Matters settled down, and the Browns took a 4-2 lead into the bottom of the 6th. And that's when Sullivan completely lost control.
    After Billy Sunday led off with a double to RF and went to 3rd on a passed ball, Kelly hit a grounder to Gleason, who fumbled the ball, then threw to 1st for what looked like the first out as the run scored. But Sullivan, who had looked at home plate expecting a throw there, didn't see the play at 1st and guessed "safe." Amid heckling and cries of "robbery" from the crowd, Comiskey came in from 1B not only to protest the decision but also to demand that Sullivan umpire no longer. The arbiter reacted by going to the players' bench, putting on his coat, and sitting down. But Anson refused to permit a change of umpires. During the long dispute, a man claiming to be the Vice President of the St. Louis club came onto the field and tried to intervene. Finally, Sullivan pulled out his watch and began a two-minute countdown, telling Comiskey he would forfeit the game if the Browns did not return to their position. So Charlie motioned his men back out, and play resumed.
    Peter Golenbock described the Browns' player-manager like this: Charlie Comiskey ... was a mild-mannered, cerebral man off the field, but on the field, he could act like a common thug. ... Comiskey would bait umpires and argue every call that went the other way. ... He was a nineteenth-century role model for Leo Durocher and Billy Martin.
    Cap Anson
    was not much better.
    Kelly stole 2nd, took 3rd on a wild pitch, and scored on Anson's single to CF. Pfeffer lofted a fly to short RF that Hugh Nicol muffed but recovered to force Anson at 2nd. Pfeffer stole 2nd. Then 3B Ned Williamson hit "a ball which hit outside the foul line but rolled inside before it reached first base." When someone yelled "foul," Comiskey let the ball go. Williamson, after hesitating, hurried to 1st while Pfeffer came home all the way from 2nd. Charlie lit into Sullivan, who claimed it was not he but Anson who called "foul." The Browns' skipper said the ball was foul under American Association rules. So Sullivan changed his call. That enraged Anson, who called Comiskey's bluff by asking for a copy of the rules. When the Browns skipper admitted the AA rule was the same as the NL's the beleaguered umpire reversed his reversal. At that point, Comiskey had had enough and motioned his team off the field. When 200 fans stormed from the stands, the White Stockings picked up bats to defend themselves. Police came to the rescue and led the visitors from the grounds. Another officer escorted Sullivan to safety, some fans abusing the ump the entire way.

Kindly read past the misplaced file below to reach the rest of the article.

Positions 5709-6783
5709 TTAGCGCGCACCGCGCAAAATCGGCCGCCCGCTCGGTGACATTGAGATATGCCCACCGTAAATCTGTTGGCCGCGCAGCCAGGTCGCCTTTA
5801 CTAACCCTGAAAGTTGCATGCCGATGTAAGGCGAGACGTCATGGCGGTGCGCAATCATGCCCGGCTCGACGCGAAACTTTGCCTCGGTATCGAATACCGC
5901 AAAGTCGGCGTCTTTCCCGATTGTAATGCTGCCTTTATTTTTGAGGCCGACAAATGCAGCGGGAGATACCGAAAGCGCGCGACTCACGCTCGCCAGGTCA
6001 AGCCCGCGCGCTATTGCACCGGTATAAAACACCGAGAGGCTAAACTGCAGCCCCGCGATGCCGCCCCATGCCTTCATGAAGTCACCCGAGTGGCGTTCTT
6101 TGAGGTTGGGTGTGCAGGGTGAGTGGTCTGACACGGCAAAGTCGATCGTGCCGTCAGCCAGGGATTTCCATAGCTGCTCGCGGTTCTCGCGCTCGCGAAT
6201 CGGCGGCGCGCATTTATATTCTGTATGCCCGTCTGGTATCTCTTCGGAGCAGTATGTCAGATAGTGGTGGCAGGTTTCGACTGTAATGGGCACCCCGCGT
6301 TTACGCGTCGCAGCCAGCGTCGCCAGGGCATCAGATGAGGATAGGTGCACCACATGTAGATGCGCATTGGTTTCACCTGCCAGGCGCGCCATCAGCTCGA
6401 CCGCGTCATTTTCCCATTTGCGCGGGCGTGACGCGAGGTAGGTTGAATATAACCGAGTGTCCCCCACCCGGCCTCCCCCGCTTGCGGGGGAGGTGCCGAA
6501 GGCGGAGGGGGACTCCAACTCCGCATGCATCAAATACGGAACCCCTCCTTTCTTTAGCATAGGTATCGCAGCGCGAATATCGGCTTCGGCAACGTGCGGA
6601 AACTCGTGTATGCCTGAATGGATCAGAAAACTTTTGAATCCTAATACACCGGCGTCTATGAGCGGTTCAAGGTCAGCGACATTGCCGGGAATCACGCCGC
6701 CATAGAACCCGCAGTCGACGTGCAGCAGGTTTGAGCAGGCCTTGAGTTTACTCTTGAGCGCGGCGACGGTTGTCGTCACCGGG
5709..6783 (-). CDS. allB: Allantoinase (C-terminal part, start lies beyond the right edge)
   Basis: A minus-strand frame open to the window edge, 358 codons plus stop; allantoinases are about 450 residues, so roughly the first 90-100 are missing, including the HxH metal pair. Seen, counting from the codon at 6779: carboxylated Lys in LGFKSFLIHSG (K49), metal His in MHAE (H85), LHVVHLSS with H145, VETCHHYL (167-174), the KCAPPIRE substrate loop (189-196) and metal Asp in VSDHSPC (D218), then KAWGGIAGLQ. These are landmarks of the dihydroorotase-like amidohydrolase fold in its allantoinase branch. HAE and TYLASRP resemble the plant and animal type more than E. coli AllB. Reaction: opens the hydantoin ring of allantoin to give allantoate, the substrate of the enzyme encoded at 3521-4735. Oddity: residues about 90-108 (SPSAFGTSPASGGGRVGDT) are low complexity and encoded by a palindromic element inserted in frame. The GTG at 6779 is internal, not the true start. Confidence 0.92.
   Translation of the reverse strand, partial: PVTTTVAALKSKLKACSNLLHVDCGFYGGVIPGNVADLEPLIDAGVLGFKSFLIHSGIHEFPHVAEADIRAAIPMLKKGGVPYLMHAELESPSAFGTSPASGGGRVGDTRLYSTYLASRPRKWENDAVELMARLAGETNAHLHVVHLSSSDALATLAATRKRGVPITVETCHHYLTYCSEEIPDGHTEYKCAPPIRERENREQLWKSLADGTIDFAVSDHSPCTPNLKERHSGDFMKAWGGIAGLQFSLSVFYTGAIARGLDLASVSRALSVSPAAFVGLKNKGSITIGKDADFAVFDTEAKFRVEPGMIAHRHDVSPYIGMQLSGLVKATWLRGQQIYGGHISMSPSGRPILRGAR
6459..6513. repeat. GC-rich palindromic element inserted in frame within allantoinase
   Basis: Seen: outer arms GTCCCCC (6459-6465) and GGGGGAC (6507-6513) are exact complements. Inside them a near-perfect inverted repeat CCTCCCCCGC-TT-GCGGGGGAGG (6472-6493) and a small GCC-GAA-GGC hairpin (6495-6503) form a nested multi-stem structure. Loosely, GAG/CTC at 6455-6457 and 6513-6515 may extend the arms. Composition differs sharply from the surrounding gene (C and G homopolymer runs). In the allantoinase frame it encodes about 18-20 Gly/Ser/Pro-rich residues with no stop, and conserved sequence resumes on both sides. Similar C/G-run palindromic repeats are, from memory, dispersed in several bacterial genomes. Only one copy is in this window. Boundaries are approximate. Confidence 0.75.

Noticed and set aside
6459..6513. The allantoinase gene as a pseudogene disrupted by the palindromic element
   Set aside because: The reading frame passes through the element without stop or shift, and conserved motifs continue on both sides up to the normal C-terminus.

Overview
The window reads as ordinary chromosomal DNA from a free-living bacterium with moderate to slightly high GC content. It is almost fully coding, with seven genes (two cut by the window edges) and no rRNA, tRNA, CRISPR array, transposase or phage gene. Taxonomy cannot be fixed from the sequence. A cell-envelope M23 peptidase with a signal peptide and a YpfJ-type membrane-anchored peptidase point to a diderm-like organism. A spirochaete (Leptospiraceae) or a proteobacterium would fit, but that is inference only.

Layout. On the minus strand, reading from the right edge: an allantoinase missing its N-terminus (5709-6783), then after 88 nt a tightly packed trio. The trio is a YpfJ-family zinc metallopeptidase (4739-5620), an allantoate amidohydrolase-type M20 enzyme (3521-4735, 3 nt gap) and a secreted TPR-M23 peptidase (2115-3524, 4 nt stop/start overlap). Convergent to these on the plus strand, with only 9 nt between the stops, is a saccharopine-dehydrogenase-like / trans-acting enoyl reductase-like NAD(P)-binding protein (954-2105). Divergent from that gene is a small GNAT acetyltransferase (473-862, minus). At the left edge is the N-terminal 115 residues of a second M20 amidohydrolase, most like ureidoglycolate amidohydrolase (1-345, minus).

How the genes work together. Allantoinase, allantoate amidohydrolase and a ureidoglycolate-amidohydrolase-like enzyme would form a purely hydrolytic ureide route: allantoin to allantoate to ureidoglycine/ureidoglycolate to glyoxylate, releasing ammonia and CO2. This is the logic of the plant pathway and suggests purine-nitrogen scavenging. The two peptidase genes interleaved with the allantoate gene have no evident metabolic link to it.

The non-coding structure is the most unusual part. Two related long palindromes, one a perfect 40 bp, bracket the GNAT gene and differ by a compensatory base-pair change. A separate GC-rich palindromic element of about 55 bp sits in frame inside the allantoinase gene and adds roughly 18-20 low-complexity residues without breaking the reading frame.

When Sullivan returned to his hotel room, he proclaimed the game a forfeit to Chicago, 9-0. The Browns disputed the decision, saying it should have been made at the grounds.

  • October 16: Game Three - Sportsman's Park, St. Louis
    The Browns fired Sullivan before the next game and replaced him with a local man named Harry McCaffrey. Presumably Anson approved the substitution, but he may not have known that McCaffrey had been a Browns' outfielder two seasons earlier.
    The fired-up St. Louisans struck for five in the 1st off Clarkson and coasted to a 7-4 victory to even the Series at 1-1-1.

  • October 17: Game Four - Sportsman's Park, St. Louis
    The first pitch was delayed 45 minutes because Anson refused to accept McCaffrey. Apparent­ly, Cap discovered Harry's past affiliation with the home club. After much persuasion from Comiskey, Anson finally agreed to let McCaffrey work. However, when asked to take the field again, the former Brown refused. I wasn't good enough for Chicago last night, and you can't have me today for any price. Fred Dunlap, a player for the St. Louis Maroons of the Union Association, also declined an invitation to umpire. Finally, William Medart, the treasurer of a local pulley company, stepped forward. He had been a National League umpire in 1876-77. However, he had since become an ardent Browns fan.
    Chicago's Jim McCormick and Foutz engaged in a pitcher's duel that was marred by Medart's biased umpiring. After Abner Dalrymple clouted a HR to put the White Stockings ahead 2-1 in the 5th, the hometown ump suspiciously called Chicago's Tom Burns out on a pickoff play in the same inning.
    St. Louis tied the score in the bottom of the 8th on Caruthers' single, then took the lead when Bill Gleason raced home all the way from 2nd on Welch's bounder to 3rd.
    After the first batter was retired in the 9th, Barkley booted Tom Burns's grounder. McCormick then hit a weak popup behind 1B. Comiskey let the ball slip through his hands. That put runners on 1st and 2nd. Frustrated, Charlie touched McCormick with the ball when the batter had one foot on the bag. Medart surprised everyone and disgusted even the Browns' fans by calling McCormick out. The White Stockings went berserk. McCormick charged the ump, but Anson raced out from the bench to hold him off. Sunday came out with fists flying and questioned Medart's integrity before Kelly restrained him. When play resumed, Foutz retired the last batter to seal the 3-2 victory.